Not every review was enthusiastic. In the June 1966 issue of Sounds & Fury, a magazine mainly focusing on jazz, Julius Lester raised the issue that encompasses race and the blues. He wrote:
“This record makes me wonder …. why a white person would feel that he could play in a Negro idiom. If whites want to learn from it and adapt it to something else, fine, but why the attempt by so many to assimilate a tradition which is, essentially, alien to them?
“Despite reports to the contrary, Paul Butterfield sounds like a young white boy trying to play and sing Negro music. . . . I hope one day the Butterfields will realize they can’t walk into another man’s house and cook the meal he would cook on his stove. If you try it, the man may not like it.” ( https://www.music-journalism-history.com/2020/02/14/american-blues-journalism-1920s-70s-part-37/)
Lester’s review did not go unnoticed or unanswered. The editor of Sounds & Fury, Ralph Berton, disagreed. He cited the counter example of a white musician, Weldon Leo “Jack” Teagarden, who had sung vocals and played excellent trombone for Louis Armstrong’s band.
Michael Bloomfield had also seen the Lester piece. As we have seen, Bloomfield stayed abreast of reviewing in the music press. He was sensitive to the issue of whether white musicians could and should be playing the blues. Bloomfield was angered by Lester’s dismissal of Butterfield and “the Butterfields,” and felt, in this instance at least, that the criticism was off the mark.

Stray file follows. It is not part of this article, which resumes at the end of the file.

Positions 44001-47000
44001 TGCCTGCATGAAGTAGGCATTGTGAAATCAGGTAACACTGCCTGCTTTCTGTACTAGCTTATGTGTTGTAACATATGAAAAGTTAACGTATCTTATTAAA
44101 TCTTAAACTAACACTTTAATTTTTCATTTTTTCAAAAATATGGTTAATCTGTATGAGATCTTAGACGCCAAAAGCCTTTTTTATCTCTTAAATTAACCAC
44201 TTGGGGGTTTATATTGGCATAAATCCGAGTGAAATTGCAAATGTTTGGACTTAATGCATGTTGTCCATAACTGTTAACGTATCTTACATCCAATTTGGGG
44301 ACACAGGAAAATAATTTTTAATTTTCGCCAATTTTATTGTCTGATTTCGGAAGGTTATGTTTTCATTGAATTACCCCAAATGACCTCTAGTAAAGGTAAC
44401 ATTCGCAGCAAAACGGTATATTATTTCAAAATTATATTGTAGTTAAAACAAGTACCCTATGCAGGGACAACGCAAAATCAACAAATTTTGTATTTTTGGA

Then, in February, 1966, Crawdaddy started distributing hand-stapled copies of its journal focused on rock 'n' roll. The founder, Paul Williams, wrote:
“Butterfield’s singing and harmonica are fantastic here, As is Mike Bloomfield’s electric guitar. Butterfield definitely has the best sound of all the white blues groups, including the Stones. Sooner or later, this band is sure to record a #1 hit song.”
But not with anything on this album, he said, and he was right.
Notice how often the various commentators and reviewers focus on the issue of race when evaluating the album and Butterfield and the band. Can and should white guys – or even a band that is partly white and partly black – be playing the blues? The question is there in the Pete Welding’s extensive liner notes on the back of the album cover, as we have seen. It is prominent in Robert Shelton’s several reviews for the New York Times, and in those of Paul Williams and Julius Lester. We know that members of the band were aware of the controversial racial issue, especially Michael Bloomfield (Butterfield “could be a tuna-fish sandwich”) and Elvin Bishop, who said, looking back: “It was an idea whose time had come. We were in the right place at the right time. The big, beautiful, body of music, the black blues and this huge white audience, they had never to any extent met. Then the idea just caught fire.” (19:40 in Horn From the Heart). Sam Lay, the black drummer, said that “Butterfield, didn’t care if a guy had a pink stripe down his back,” as long as he had the chops. Butterfield himself, taciturn as usual, kept his thoughts and statements to himself and did not address the question for the press. But we know that he was aware how significant the topic of race was for the band as a unit and for band members, both white and black, individually and as a unit.